We take on ALL of the liability, depreciation, care and maintenance, fuel costs and customer service. Not only that, driving is much more physically demanding than one might realize. You have to stay alert, being seated in a car for long periods of time is bad for your back and your circulation.
Uber's cut should be about 5%.
You probably think your personal insurance shouldn't be notified about doing ridesharing, either, because Uber told you they have your back 100%. The only thing they have on your back is their footprints.
 

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We take on ALL of the liability, depreciation, care and maintenance, fuel costs and customer service. Not only that, driving is much more physically demanding than one might realize. You have to stay alert, being seated in a car for long periods of time is bad for your back and your circulation.
Uber's cut should be about 5%.
You probably think your personal insurance shouldn't be notified about doing ridesharing, either, because Uber told you they have your back 100%. The only thing they have on your back is their footprints.
Ah I guess if you look at it like that it makes sense. Good points ATX. I always try to think in my head that it's better than being home when the first job lets out. If you do this full time, eventually the money boat will sink. If you do it on the side when you feel like it then it doesn't seem like much work.
 

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Discussion Starter · #13 ·
How much are we REALLY busting our tails here? Not like there is any physical labor involved. You sit back and press a pedal, a brake, and steer. And you expect to make more? Idk.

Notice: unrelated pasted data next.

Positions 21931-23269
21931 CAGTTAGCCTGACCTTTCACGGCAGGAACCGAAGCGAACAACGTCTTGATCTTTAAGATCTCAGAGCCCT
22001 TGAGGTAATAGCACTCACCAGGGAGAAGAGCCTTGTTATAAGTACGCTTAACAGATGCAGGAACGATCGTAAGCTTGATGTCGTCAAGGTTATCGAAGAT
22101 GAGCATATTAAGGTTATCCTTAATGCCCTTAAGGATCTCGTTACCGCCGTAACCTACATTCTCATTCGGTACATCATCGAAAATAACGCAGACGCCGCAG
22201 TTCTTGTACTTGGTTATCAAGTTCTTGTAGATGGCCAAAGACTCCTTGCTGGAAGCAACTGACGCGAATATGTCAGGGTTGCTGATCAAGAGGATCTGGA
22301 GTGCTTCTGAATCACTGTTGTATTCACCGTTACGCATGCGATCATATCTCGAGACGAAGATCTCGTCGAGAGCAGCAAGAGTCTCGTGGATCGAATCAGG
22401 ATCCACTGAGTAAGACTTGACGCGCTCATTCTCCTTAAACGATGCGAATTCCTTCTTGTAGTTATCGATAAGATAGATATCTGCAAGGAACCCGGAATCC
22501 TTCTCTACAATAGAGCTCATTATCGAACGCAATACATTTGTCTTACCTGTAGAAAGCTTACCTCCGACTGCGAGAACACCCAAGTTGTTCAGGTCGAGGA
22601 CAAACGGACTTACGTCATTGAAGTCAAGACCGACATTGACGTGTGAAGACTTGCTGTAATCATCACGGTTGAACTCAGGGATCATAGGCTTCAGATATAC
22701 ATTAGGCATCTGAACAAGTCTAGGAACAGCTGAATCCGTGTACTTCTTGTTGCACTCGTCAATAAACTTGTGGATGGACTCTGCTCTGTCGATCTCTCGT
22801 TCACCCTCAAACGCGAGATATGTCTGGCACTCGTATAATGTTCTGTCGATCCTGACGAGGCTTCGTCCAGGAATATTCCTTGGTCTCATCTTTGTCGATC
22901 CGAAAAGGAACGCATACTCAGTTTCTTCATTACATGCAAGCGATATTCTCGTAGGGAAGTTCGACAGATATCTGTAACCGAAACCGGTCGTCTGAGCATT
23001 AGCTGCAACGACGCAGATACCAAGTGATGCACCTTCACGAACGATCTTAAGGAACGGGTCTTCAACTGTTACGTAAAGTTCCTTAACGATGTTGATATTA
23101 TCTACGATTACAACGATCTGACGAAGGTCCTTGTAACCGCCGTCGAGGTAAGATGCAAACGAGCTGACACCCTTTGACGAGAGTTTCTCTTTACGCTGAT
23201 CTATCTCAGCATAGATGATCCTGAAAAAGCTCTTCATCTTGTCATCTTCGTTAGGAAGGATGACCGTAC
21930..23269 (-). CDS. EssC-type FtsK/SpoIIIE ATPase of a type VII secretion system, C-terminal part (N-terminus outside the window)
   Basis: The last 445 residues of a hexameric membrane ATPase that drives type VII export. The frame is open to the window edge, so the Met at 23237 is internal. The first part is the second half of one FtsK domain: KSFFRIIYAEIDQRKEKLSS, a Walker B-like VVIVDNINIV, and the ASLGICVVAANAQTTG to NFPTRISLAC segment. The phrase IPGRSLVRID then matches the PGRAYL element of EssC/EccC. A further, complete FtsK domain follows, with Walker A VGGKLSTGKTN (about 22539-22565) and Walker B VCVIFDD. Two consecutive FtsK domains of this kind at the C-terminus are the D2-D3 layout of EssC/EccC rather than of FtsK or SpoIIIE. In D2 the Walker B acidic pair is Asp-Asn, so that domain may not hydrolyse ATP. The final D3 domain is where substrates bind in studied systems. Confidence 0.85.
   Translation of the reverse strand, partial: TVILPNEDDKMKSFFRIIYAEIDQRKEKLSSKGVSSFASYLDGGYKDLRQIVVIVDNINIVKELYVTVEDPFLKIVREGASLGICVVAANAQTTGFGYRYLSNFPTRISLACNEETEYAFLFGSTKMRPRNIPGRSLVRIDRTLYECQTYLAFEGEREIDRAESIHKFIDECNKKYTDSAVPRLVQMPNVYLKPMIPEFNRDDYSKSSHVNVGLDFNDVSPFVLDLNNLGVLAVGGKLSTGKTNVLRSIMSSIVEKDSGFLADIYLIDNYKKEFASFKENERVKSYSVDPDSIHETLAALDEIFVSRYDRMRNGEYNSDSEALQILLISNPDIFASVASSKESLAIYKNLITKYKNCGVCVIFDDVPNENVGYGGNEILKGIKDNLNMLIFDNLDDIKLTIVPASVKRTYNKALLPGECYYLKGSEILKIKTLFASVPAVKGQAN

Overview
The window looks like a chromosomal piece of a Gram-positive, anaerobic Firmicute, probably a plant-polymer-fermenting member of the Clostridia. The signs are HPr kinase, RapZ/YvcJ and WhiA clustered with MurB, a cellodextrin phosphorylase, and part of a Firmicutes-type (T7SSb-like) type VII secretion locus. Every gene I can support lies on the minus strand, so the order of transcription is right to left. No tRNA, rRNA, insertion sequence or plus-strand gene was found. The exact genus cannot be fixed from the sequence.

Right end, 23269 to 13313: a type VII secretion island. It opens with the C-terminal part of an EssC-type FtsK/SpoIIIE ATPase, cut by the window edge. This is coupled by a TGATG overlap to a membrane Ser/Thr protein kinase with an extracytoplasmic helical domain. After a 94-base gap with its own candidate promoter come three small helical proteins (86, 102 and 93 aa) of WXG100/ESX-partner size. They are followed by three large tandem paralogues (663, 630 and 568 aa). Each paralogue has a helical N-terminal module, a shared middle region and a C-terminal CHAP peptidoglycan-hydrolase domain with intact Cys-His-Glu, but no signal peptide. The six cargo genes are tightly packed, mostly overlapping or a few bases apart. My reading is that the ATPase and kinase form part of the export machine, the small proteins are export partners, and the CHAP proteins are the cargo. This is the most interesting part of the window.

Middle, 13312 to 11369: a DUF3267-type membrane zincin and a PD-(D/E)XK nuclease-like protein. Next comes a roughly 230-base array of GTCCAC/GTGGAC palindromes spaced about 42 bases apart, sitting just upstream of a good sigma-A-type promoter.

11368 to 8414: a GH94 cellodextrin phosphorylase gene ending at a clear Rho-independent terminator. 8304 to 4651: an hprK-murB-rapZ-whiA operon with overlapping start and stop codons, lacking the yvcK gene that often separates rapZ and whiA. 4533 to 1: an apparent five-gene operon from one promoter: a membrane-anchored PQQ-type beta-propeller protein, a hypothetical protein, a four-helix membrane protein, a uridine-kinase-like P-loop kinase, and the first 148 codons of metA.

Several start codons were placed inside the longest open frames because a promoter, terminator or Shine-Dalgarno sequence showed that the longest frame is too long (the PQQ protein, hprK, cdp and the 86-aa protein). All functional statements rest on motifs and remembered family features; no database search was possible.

I don't know about you.. But risking my life with people who are out drinking and driving (cause not every Austinite is smart enough to take an uber) is causation enough to want more pay. If I die driving for Uber, cause some ****** hits my car.. Will uber take any responsibility? No. They won't even send flowers to my daughter.
 

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Ah I guess if you look at it like that it makes sense. Good points ATX. I always try to think in my head that it's better than being home when the first job lets out. If you do this full time, eventually the money boat will sink. If you do it on the side when you feel like it then it doesn't seem like much work.
Keep in mind: The "hobbyist" part time drivers must be the exception, not the rule. Uber cannot hold a significant market share relying on random part time labor.
 

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Uber charges too much for their fees. Pisses me off so much that they take $20 for every $100 we bust our tail for.
It's actually a lot more than 20% once you factor in the $1.10 pickup fee that goes straight to them. So more like 30-40% depending on the length of the ride. And for a company who claims to be a poor, stupid technology App company and nothing more (certainly not a transportation company!) this is a really high recurring rate to be making for your lowly app. The problem is that it's like the regressive taxation problems we face across the country. If the ride rates were higher and everyone was sharing in the wealth then their percentage wouldn't be that big of a deal. But once rates sink too low then the disadvantage shifts to the people who have the most at risk....Drivers.
 

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Regulations similar to what Houston jas implemented are coming. It's inevitable. The question for drivers then becomes how willimg are you to actually get commercial insurance, submit to twice annual inspections, purchase a local business license, and pay a fee to be able to make airport pick ups. City regulations will adherently reduce the number of drivers substantially.
Houston doesn't require the commercial license, just the TNC. We don't get 2 inspections a year. The permit is good for 2 years. The airport permit costs $0. I wasn't even charged for the TNC license but it's only $11. Unfortunately, I don't believe these requirements have reduced the # of drivers at all...